Beards and perceptions of masculinity<img type="lazy-image" data-runner-src="https://assets.rebelmouse.io/eyJhbGciOiJIUzI1NiIsInR5cCI6IkpXVCJ9.eyJpbWFnZSI6Imh0dHBzOi8vYXNzZXRzLnJibC5tcy8yMjU5OTg0MC9vcmlnaW4uanBnIiwiZXhwaXJlc19hdCI6MTY0NzkxMjM3N30.cH-GqNwP5GVqvstgJWAhBPn1B_lYpVEAI0I7iax7EQw/img.jpg?width=1245&coordinates=0%2C1900%2C0%2C849&height=700" id="caae6" class="rm-shortcode" data-rm-shortcode-id="cb0a355a4e8e1899789bc45f3f7aef56" data-rm-shortcode-name="rebelmouse-image" />
Photo Credit: Wikimedia<p>The study used 919 American (mostly white) women ages 18-70 who rated 30 pictures of men they were shown with various stages of facial hair growth. The photographs depicted men with faces that had been digitally altered to look more feminine or more masculine, with a beard and without a beard. The women rated the men according to perceived attractiveness for long-term and short-term relationships. The study found that the more facial hair the men had, the higher the men were rated on their attractiveness, particularly for their suitability for a long-term relationship.</p><p>Part of this might be attributed to facial masculinity — i.e. protruding brow ridge, wide cheekbones, thick jawline, and deeply set narrow eyes — which conveys information to a woman about a man's underlying health and formidability. Women tend to associate more masculine faces with physical strength and social assertiveness. It can also indicate a man with a superior immune response. The researchers suggested that their findings favoring bearded men could be due to the fact that facial hair enhances the masculine facial features on a man's face, like creating the illusion of a thicker jaw line. This could communicate direct benefits to women like resources and protection that would enhance survival among mothers and their infants. In other words, while a beard doesn't mean superior genetics in and of itself, it might be a primitive, ornamental way of saying, "Hey girl, I'm a testosterone-fueled lean, mean, pathogen fighting machine." <br></p><p>It could also be that a beard becomes its own destiny. The researchers in this study cite prior research that found that by growing a beard, men felt more masculine and had higher levels of serum testosterone, which was linked to a higher level of social dominance. They also tended to subscribe to more old-school beliefs about gender roles in their relationships with women as compared to men with clean-shaven faces.<span></span><br></p>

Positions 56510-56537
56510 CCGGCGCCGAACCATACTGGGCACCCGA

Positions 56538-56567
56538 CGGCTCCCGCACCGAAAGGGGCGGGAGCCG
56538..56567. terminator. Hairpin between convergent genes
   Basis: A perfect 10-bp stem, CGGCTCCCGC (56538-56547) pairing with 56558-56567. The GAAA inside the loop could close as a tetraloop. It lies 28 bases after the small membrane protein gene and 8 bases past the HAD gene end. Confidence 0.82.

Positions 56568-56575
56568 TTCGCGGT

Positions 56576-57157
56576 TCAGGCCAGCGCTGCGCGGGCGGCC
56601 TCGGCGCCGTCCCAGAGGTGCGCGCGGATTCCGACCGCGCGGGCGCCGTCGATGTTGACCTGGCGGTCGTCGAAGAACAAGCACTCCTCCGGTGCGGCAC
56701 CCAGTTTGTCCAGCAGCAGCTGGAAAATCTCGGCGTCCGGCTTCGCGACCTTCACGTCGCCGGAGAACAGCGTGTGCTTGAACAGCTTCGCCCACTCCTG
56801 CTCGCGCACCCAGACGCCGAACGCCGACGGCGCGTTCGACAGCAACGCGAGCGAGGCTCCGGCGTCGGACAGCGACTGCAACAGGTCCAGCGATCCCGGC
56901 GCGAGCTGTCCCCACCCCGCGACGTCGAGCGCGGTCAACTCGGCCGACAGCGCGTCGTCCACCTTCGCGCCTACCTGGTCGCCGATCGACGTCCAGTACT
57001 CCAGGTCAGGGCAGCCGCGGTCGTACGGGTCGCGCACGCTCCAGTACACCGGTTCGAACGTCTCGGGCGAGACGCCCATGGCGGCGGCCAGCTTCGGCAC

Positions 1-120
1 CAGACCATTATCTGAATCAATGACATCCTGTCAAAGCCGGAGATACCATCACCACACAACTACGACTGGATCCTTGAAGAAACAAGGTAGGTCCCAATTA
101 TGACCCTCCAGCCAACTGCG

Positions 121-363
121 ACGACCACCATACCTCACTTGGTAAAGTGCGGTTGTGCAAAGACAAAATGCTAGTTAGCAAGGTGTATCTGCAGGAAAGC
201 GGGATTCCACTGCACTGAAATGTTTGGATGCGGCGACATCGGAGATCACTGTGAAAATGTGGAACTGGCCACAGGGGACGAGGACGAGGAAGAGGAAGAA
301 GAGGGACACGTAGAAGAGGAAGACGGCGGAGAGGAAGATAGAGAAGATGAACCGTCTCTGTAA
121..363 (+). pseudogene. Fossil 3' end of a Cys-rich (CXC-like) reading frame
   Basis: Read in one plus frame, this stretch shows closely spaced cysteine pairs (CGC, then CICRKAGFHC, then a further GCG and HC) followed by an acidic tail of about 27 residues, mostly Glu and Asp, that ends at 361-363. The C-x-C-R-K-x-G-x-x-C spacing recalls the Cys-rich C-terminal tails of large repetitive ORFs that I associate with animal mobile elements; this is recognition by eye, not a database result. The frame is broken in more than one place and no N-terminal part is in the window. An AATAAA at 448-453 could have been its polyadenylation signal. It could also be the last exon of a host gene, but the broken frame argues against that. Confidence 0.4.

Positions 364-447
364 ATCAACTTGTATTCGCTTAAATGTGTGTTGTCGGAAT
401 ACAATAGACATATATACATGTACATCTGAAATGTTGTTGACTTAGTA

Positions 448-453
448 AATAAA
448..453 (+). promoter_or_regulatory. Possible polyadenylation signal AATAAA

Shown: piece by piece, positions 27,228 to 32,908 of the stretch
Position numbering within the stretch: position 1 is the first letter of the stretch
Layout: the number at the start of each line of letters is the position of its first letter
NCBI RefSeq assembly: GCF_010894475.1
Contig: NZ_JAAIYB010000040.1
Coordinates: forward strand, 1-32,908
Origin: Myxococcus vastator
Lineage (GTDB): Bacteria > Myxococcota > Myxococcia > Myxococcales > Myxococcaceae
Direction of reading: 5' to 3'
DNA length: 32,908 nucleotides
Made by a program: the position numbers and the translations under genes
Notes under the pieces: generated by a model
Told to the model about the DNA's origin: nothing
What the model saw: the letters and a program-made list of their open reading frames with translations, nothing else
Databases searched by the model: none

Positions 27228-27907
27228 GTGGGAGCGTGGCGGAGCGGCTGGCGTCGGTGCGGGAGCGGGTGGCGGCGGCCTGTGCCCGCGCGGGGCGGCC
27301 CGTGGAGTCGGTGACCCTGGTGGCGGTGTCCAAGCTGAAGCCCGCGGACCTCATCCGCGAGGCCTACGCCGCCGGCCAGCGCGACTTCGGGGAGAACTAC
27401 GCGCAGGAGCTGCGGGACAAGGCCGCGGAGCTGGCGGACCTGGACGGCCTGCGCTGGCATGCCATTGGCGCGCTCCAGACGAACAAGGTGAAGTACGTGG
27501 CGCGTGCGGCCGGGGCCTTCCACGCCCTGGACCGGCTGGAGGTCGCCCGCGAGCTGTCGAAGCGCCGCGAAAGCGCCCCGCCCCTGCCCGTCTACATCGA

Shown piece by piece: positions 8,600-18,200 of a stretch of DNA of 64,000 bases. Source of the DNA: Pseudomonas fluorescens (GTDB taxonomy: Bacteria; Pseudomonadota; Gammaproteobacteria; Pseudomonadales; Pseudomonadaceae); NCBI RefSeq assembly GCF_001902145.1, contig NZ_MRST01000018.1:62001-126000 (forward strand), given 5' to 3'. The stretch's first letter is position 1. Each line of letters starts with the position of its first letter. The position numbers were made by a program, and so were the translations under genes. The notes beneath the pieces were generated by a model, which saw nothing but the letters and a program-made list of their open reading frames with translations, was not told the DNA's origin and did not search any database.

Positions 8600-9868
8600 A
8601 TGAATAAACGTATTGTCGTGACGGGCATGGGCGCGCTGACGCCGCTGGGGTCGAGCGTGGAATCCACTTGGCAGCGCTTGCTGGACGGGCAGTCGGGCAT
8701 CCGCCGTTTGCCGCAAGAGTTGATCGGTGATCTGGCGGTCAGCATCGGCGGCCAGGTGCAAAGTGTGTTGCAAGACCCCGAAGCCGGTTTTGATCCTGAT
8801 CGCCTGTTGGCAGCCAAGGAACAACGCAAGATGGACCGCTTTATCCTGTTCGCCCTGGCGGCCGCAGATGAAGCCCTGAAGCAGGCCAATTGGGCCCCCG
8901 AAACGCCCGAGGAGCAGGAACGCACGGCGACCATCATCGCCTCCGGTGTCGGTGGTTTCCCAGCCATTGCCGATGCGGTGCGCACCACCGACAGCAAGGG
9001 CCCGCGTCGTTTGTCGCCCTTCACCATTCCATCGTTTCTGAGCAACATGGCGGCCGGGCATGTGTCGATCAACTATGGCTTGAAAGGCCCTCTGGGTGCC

What does disgust have to do with beard preference?<p>Obviously, not all women dig beards. The researchers were particularly interested in what traits make a women prefer bearded men over clean-shaven faces. They looked into several factors including a woman's disgust levels on various concepts, her desire to become pregnant, and her exposure to facial hair in her personal life. </p><p>According to the study, women who were not into facial hair were turned-off by potential parasites or other critters they imagined could be in the hair or skin. Women ranking high on this "ectoparasite disgust" scale might have viewed beards as a sign of poor grooming habits. However, women who ranked higher in levels of "pathogen" did find the bearded men to be desirable, possibly because they perceived beards as a signal of good health and immune function. An intriguing discovery in the study was links to morality. Women who displayed higher levels of "moral disgust," or feelings of repugnance toward taboo behaviors, were more likely to prefer hairy faces. The authors opined that this could reflect a link between beardedness, politically conservative outlooks, and traditional views regarding performances of masculinity in heterosexual relationships.</p>
Additional findings<img type="lazy-image" data-runner-src="https://assets.rebelmouse.io/eyJhbGciOiJIUzI1NiIsInR5cCI6IkpXVCJ9.eyJpbWFnZSI6Imh0dHBzOi8vYXNzZXRzLnJibC5tcy8yMjU5OTg1My9vcmlnaW4uZ2lmIiwiZXhwaXJlc19hdCI6MTYyNDI1NjUyOX0.P9B8WbmJR0q4nfzYZKbuNSA-2SAigVWJgrQE-_Gxlds/img.gif?width=980" id="49143" class="rm-shortcode" data-rm-shortcode-id="2ed3b1d6f20fc170bf2974646e565e8d" data-rm-shortcode-name="rebelmouse-image" />Giphy<p>The correlations that existed between married and single women's rating on the attractiveness of beards were not particularly clear, although the researchers noted that single and married women who wanted children tended to find beards more attractive than the women who didn't want children. They also found that women with bearded husbands found beards to be more attractive, which might indicate that social exposure to beards influences how desirable they are perceived of as being. Or it could be that men with wives who like beards grow beards.</p><p>It's important to note that culture plays a huge role in how attractive women perceive certain male characteristics as being. This study looked at a small, culturally specific group of American women, so no big, universal claims should be made about masculinity, facial hair, and male desirability to women. However, research like this is important in highlighting how human grooming decisions are driven by much more than fashion trends. Sociobiological, economic, and ecological factors all play a part in the way we choose to present ourselves.</p>